Ph.D., University of Connecticut, Storrs, CT (1998)
Phone: (203) 392-5111
Cognitive psychology, psychology of language, speech perception and spoken word recognition, reading skill, attention, working memory
PSY 259: Statistics in Psychology
PSY 303: Perception
PSY 313: Cognition
Current/Recent Research Projects:
In my research, I study how people use both hearing and vision to identify spoken words – that is, how visible mouth movements contribute to speech comprehension.
Some ongoing projects:
- Explorations of a perceptual illusion called the "McGurk effect." This occurs when an auditory speech signal of a person saying one syllable (such as "ba") is presented at the same time as a video clip of a person saying a different syllable (such as "da"). Very often, the mismatched visual signal actually causes listeners to mis-hear the auditory syllable.
- Examining the time-course of speech perception using cursor movements with a computer mouse ("mousetracking")
- Audiovisual speech perception and eye-gaze patterns during speech perception in children with Autism Spectrum Disorder (ASD) [with Dr. Julia Irwin]
- Individual differences in audiovisual speech perception and their relationship with individual differences in lipreading, reading skill, attention, working memory, and academic performance [with Dr. Dina Moore]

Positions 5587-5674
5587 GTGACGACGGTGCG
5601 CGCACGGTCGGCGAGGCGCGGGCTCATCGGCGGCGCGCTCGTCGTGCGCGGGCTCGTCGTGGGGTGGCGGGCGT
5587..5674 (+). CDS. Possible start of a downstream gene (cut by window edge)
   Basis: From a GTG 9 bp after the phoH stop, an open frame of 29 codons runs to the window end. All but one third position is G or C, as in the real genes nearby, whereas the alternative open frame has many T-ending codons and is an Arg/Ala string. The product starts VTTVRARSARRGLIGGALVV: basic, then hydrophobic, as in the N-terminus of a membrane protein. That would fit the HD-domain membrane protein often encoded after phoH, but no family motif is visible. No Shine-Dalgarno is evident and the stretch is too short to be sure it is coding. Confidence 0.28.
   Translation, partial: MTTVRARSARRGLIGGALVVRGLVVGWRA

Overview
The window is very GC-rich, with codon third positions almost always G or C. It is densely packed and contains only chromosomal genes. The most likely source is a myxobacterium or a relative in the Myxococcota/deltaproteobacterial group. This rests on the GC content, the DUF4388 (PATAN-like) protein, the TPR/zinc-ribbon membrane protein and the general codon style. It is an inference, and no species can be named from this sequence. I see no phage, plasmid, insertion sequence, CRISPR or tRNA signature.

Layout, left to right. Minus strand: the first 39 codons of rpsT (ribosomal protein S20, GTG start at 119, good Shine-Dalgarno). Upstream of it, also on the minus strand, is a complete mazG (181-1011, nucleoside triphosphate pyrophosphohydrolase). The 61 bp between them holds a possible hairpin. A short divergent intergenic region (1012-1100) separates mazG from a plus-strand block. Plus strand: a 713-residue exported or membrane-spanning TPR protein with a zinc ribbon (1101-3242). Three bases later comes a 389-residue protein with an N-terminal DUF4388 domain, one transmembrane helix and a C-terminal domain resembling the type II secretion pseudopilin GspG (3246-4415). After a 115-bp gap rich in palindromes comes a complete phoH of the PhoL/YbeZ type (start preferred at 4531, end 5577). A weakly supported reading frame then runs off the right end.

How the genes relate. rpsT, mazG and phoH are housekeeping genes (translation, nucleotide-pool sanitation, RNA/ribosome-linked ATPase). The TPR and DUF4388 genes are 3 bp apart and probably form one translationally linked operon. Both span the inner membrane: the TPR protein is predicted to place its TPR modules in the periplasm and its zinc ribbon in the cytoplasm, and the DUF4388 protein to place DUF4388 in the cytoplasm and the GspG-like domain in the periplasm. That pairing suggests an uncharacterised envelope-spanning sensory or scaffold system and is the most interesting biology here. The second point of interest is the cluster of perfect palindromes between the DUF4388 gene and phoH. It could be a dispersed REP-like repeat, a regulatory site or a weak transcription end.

- Training individuals to distinguish non-native speech sounds [with Emily Myers and Jim Magnuson at UConn, Navin Viswanathan at SUNY-New Paltz, and Julia Irwin and Jonathan Preston at SCSU]
Much of my research is conducted in collaboration with researchers at Haskins Laboratories,
a non-profit research laboratory in downtown New Haven that is dedicated to the study
of speech and reading and reading disabilities. My research is partially supported
by a grant from the National Institutes of Health to Haskins Laboratories, and has
also been supported by CSU research grants.
- Brancazio, L. Mouse trajectories reveal the time-course of coarticulation and audiovisual effects in speech perception. Under revision, Attention, Perception, & Psychophysics.
- Irwin, J.R. & Brancazio, L., (2104). Seeing to hear? Patterns of gaze to speaking faces in children with autism spectrum disorders. Frontiers in Psychology. doi:10.3389/fpsyg.2014.00397
- Katz, L., Brancazio, L., Irwin, J., Katz, S., Magnuson, J., & Whalen, D. (2012). What lexical decision and naming tell us about reading. Reading and Writing, 25, 1259-1282.
- Irwin, J.R., Tornatore, L., Brancazio, L. & Whalen, D.H. (2011). Can children with autism spectrum disorders “hear” a speaking face? Child Development, 82, 1397–1403.
- Brancazio, L., Best, C. T., and Fowler, C. A. (2006). Visual influences on perception of speech and nonspeech vocal-tract events. Language and Speech, 49, 21-53.
- Brancazio, L., & Miller, J. L. (2005). Use of visual information in speech perception: Evidence for a visual rate effect in McGurk and non-McGurk responses. Perception& Psychophysics, 67, 759-769.
- Brancazio, L. (2004). Lexical influences in audiovisual speech perception. Journal of Experimental Psychology: Human Perception and Performance, 30, 445-463.